Today unfortunately, government sees itself as the savior, and we the citizens do too, we have caused the problem. It is scary: govt now resents the idea that citizens would look to their Christian faith, to Jesus Christ, as their savior. It resents the idea of religious people in any way critiquing its agenda. It doesn’t want a Catholic school system competing with its schools. It doesn’t want a Catholic hospital system that refuses to perform abortions and euthanasia.

As Christians living in such a society, we have an urgent duty to bring reform and transformation. We must not fall into the trap of the crowd who wanted to make Jesus an earthly “sugar-daddy” king. Socialism is evil. We need to be careful about politicians and programs that promise to take care of our needs, and examine what it is going to cost us in return, not just in terms of higher taxes, but also in terms of freedoms sacrificed. We must not promote programs that take away or supplant the responsibilities of parents, especially the father, to provide for his family and offspring.

Above all, we must look for candidates and legislation that understands the truth of today’s Gospel: “Do not work for food that perishes, but rather for the food that endures to eternal life, which the Son of Man will give you.” A socialist government makes its citizens work for the bread that satisfies today but leaves them hungry again tomorrow. And it makes them work very hard indeed, for the government to be able to provide this “free” bread to everyone.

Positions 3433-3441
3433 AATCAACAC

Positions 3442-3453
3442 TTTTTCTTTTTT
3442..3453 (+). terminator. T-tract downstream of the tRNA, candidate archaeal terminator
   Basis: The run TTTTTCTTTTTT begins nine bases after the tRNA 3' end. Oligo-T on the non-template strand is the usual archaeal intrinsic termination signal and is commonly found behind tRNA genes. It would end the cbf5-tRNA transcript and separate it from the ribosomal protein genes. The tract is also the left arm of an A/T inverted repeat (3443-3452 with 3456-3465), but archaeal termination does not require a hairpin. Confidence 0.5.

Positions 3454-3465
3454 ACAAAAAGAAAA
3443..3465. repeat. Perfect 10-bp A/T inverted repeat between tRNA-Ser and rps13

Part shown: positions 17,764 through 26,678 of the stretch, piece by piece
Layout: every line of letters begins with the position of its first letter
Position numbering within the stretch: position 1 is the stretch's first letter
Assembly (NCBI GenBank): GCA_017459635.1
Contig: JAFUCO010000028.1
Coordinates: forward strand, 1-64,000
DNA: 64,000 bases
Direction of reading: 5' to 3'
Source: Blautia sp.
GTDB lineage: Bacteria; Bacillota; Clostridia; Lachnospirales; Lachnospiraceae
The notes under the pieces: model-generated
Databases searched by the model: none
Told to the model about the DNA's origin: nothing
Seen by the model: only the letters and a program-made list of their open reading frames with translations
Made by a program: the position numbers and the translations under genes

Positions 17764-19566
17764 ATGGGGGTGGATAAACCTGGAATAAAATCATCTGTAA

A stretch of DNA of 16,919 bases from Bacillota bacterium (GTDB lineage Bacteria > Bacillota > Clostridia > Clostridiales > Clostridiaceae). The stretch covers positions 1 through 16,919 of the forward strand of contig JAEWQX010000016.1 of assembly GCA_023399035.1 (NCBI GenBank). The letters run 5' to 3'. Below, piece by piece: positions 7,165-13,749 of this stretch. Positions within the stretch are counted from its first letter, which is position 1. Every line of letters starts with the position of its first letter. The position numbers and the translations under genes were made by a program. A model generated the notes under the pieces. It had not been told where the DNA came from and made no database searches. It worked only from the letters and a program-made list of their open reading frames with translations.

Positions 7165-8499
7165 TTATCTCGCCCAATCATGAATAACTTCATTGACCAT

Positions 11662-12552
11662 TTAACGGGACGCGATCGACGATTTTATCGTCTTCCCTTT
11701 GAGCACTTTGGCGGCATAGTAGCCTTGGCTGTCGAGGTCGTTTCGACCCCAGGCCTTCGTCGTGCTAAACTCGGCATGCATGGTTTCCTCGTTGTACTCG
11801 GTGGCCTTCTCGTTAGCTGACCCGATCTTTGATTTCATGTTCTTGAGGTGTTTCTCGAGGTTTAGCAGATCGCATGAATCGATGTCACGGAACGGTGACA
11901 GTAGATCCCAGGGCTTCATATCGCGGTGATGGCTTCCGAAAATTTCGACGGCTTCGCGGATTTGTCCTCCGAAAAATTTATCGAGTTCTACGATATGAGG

People must work and labor not for the government, but for God. Jesus tells us what our true labor should be: “This is the work of God, that you believe in the One He sent.” This should be the real priority of our society: Faith and religion. We wouldn’t have these problems today, if we actually returned to these words.

Thanks and a tip of the beret once again to my friend Byron who contributed this to me for my blog.

Jhesu+Marie,
Brantigny

No comments: